The Australasian darter or Australian darter (Anhinga novaehollandiae ) is a species of bird in the darter family, Anhingidae. It is found in Australia, Indonesia, and Papua New Guinea. It weighs around 2.6 kg and spans 86–94 cm (34–37 in) in length.
Scavengers are animals that consume dead organisms that have died from causes other than predation or have been killed by other predators. While sc...
Terrestrial animals are animals that live predominantly or entirely on land (e.g., cats, ants, snails), as compared with aquatic animals, which liv...
Congregatory animals tend to gather in large numbers in specific areas as breeding colonies, for feeding, or for resting.
Oviparous animals are female animals that lay their eggs, with little or no other embryonic development within the mother. This is the reproductive...
NoNot a migrant
Animals that do not make seasonal movements and stay in their native home ranges all year round are called not migrants or residents.
The Australasian darter is a slim bird measuring 86–94 cm (34–37 in) long with a snakelike slender neck. The male has black plumage with a white streak down the side of its head and neck, while the female has white underparts.
Typical habitat is freshwater or brackish wetlands more than 0.5 m deep with fallen trees or logs and vegetated banks; less commonly, darters are found in inland saltwater environments. The Australasian darter is found in the lowlands of New Guinea, New Britain, the Moluccas and the Lesser Sunda Islands. It is found across Australia, though not in the Great Sandy or Great Victoria Deserts or Nullarbor Plain,.. It is an uncommon vagrant to Tasmania.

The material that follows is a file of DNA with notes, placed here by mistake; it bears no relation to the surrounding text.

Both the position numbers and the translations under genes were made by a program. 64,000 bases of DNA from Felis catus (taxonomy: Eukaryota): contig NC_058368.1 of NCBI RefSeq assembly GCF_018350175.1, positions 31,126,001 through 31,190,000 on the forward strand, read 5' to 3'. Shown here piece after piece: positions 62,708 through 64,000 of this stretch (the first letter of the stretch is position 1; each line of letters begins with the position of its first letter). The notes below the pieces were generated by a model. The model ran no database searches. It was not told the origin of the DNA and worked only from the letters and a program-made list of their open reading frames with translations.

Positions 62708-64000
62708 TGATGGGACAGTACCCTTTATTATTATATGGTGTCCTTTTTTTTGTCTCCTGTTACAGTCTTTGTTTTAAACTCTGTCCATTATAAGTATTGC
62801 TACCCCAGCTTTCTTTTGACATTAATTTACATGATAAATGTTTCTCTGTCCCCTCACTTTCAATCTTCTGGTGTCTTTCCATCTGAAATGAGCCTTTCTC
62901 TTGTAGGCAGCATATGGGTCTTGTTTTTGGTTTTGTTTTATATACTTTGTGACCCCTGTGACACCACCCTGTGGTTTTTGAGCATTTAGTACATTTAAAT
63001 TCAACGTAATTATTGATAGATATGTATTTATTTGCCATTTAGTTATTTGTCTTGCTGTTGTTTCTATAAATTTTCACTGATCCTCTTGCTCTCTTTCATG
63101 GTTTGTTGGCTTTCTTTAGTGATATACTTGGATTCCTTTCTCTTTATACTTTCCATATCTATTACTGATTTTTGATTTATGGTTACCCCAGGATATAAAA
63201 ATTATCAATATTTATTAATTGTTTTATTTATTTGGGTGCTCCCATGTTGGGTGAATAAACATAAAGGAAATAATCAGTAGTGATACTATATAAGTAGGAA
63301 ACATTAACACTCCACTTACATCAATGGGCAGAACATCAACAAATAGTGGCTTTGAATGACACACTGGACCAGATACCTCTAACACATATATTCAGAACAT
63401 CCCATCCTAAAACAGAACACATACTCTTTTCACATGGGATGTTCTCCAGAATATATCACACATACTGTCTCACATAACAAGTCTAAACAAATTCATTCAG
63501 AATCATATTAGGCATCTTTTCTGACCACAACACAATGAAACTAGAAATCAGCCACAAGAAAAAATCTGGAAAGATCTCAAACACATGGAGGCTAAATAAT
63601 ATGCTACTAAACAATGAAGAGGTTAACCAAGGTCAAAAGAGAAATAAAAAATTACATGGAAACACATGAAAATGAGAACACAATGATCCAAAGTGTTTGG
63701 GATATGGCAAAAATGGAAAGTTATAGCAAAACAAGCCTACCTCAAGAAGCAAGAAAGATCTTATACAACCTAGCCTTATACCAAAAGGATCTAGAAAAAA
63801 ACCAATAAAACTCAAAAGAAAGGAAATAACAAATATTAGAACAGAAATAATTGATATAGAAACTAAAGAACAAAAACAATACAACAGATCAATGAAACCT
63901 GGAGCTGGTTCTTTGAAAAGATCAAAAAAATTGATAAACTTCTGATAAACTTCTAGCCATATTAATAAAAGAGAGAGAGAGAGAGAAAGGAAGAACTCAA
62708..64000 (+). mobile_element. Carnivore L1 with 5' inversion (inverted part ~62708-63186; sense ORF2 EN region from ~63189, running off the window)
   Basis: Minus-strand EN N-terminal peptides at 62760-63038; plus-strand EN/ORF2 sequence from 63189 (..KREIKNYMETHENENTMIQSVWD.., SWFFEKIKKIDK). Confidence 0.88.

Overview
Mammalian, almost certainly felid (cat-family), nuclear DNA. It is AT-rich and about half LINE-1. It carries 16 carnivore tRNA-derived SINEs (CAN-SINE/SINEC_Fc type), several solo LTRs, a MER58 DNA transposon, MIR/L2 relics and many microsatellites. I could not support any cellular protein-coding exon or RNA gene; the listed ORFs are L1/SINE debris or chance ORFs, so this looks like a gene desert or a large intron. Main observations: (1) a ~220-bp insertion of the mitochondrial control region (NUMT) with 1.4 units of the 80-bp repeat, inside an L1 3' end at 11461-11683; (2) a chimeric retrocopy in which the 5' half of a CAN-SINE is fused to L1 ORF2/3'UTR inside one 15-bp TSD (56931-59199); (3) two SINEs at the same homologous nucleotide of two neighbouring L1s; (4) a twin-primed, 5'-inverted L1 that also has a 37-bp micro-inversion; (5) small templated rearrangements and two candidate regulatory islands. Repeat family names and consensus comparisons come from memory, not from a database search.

The Australasian darter forages in water, often with only its head and neck exposed. Its feathers soak up water in spaces between them, allowing the bird to reduce its natural buoyancy and swim underwater. It eats a wide variety of fish such as Australian smelt (Retropinna semoni ), bony bream (Nematalosa erebi ), queensland mouth breeder (Glossamia aprion ), surf bream (Acanthopagrus australis ), spangled perch (Leiopotherapon unicolor ), flathead gudgeon (Philypnodon grandiceps ), and introduced species such as redfin perch (Perca fluviatilis ), goldfish (Carassius auratus ) and carp (Cyprinus carpio ). The New Guinea snake-necked turtle (Chelodina novaeguineae ) is a prey item, as are many invertebrates including freshwater shrimp, worms and cephalopods, and insects such as flies, moths, water scavenger beetles (hydrophilidae), water beetles (dytiscidae), water boatmen (corixidae), giant water bugs (Diplonychus rusticus ), and backswimmers (notonectidae).
The Australasian darter breeds throughout its range on or near bodies of fresh or inland salt water. Breeding process will takes place once a year, or twice on rare occasions of two floods in the one year. Breeding takes place in spring (August to October) in southern Australia, during the wet season (January to March/April) in northern Australia, in April in the Trans-Fly region of southern New Guinea, August and September in the Lower Fly and July and November around Port Moresby. The nest is a large, wide dish-shaped structure made of sticks and lined with reeds, leaves and rushes, often located in the branches of a partly submerged tree or tree overhanging water. Darters often build their nests in cormorant colonies, where the nests can be distinguished by their larger size and lack of guano.Show More
Three to five elongated oval eggs are laid, measuring 56 by 34 mm. They are pale blue but covered in a layer of chalky lime, and become progressively scratched and stained over the incubation period.Show Less